The Vanbex Report is a periodic summary of the blockchain industry’s top news stories from the biggest companies, as well as the most promising newcomers.
February 2016 — Week after week, industry insiders and cryptocurrency pundits have looked on as blockchain-mania has swept the world, grabbing a choke hold of the financial industry and governments with talk of consortiums, private and permissioned distributed ledgers.
The Vanbex Report
The technology has even shown signs of seeping into the realm of creatives and musical artists as a less centralized fiscal environment — the benefits and advantages of control, security and speed — are beginning to take seed and the future of digital transactions has never looked so promising.
However, Blockchain projects like R3CEV, Digital Asset Holdings and Blockstream have shown the willingness of big players to draw lines in the sand, jumping off the fence into a specific yard of influence.
The largest consortium stands in R3CEV’s corner. The fintech innovation firm boasts a 42-member group containing some of the world’s largest, most profitable financial players, and reportedly there are plans to include non-financial members.
R3CEV recently completed a successful distributed ledger experiment that spanned 11 of its member banks across four continents, a list which included Barclays, BMO Financial Group, HSBC, TD Bank and Wells Fargo. The technology came in fact from Microsoft’s collaboration with ConsenSys, that is, the Ethereum Blockchain-as-a-Service, by way of Microsoft Azure.
Startup Digital Asset Holdings, described as “a New York firm developing blockchain solutions for the financial services industry,” duly secured investment from fifteen financial institutions, including lead investor, JPMorgan Chase, which is not surprising as DAH is itself led by former JPMorgan Chase banker Blythe Masters.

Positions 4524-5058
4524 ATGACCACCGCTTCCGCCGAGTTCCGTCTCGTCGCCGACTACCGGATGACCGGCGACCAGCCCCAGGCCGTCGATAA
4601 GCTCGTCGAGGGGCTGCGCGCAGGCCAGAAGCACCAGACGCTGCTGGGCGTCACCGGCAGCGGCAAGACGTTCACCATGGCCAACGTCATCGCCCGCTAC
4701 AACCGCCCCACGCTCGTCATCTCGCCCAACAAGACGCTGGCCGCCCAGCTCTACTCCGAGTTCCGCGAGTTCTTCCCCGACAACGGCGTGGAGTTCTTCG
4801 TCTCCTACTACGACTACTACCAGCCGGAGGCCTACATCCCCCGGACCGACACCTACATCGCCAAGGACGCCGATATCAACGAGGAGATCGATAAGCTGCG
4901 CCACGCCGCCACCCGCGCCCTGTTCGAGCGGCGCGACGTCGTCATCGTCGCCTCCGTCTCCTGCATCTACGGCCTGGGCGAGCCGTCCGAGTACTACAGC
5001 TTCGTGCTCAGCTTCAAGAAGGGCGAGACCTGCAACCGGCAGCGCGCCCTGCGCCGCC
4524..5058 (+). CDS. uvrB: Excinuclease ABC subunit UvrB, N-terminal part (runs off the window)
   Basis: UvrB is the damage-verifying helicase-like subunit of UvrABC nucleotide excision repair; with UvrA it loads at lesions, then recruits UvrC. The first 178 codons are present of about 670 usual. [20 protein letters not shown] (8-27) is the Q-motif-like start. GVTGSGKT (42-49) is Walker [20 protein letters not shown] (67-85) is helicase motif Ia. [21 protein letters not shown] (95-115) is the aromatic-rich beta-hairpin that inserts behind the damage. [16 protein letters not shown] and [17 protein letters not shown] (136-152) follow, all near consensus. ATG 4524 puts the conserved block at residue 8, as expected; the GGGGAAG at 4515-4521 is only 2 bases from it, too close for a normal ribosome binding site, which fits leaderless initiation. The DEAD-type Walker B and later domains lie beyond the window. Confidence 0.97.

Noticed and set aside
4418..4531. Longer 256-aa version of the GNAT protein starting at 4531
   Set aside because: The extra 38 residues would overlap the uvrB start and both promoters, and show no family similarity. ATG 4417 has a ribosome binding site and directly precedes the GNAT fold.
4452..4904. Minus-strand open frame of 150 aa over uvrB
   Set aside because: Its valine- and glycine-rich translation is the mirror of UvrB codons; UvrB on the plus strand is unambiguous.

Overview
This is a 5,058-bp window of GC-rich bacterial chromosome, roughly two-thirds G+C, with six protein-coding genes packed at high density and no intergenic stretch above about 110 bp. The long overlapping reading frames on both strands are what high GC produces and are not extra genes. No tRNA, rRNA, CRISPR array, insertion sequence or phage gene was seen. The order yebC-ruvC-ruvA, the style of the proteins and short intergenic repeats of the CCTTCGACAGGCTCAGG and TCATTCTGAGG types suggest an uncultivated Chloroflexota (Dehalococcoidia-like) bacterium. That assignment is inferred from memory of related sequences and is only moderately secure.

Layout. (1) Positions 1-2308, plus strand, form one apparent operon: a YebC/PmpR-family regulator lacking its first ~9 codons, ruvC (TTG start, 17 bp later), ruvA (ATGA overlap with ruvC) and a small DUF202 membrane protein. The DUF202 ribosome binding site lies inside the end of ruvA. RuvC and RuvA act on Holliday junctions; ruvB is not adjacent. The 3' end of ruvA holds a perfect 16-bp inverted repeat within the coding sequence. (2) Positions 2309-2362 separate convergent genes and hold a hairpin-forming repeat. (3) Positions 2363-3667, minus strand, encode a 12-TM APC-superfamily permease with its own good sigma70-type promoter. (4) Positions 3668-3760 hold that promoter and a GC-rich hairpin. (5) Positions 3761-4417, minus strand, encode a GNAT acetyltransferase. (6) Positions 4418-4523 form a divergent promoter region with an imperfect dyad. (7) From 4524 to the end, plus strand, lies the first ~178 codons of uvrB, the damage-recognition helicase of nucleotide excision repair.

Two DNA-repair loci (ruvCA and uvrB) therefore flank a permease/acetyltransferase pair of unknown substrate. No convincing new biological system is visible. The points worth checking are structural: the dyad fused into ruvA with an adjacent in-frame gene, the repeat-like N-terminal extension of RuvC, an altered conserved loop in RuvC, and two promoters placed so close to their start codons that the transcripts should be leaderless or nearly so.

Larry Loeb of SecurityIntelligence.com wrote that: “[Digital Asset’s] products serve the entire financial ecosystem through the creation of tailored business logic applications, which use privately permissioned networks that employ a cryptographically secure shared infrastructure.”
Late-comers to the investment ring, Goldman Sachs and IBM, more recently threw their hats in for the New York-startup, helping push the latest investment round from its original $52 million tally to over $60 million.
Then there’s Silicon Valley-based Blockstream, an open source protocol-level technology committed to developing from the Bitcoin Blockchain via what they term ‘Sidechains.’
It is yet another deviation in the race to adopt the most commercially viable blockchain technology.
Blockstream announced $55 million in Series A funding, with a total reported investment amount of $76 million. The swath of money arrived from investors like French venture capital firm AXA Strategic Ventures, PriceWaterhouseCooper and Hong Kong VC firm, Horizons Ventures.
In Japan, SBI Holdings announced its partnership with Ripple to pursue distributed technology of their own.
These recent news developments illustrate the paradigm shift occurring in the way data will be collected, used, stored and exchanged, be it financial or otherwise, in the coming future. While the blockchain is touted by some as next generation technology, it’s certainly appearing much closer to practical use.
Will there be a blockchain for all blockchains? Perhaps.
As these consortiums, pioneers, technologists push forward with their respective ‘brands’ of blockchain technology it’s still clear the need will exist to tether distinct systems in some shape or form.
Private, permissioned blockchains perhaps decentralizes the system, but what happens when institutions utilizing R3CEV’s ledger technology must do business with Goldman Sachs or IBM in some kind of outsourcing deal? Perhaps companies will be part of multiple blockchains or cross compatibility may be the ultimate objective.
San Francisco-based Tendermint who is behind an architecture that will allow for the creation of blockchain technologies through a simple and intuitive platform throws a nod to the need for flexibility in application-building.
“There is a lot here that no one is thinking about and we’re already close to solving. For example, if you have a consortium of 40 banking nodes, how do they decide how to add or remove a node? How do they decide to accept or reject a proposed application?” said Tendermint co-founder, Dustin Byington.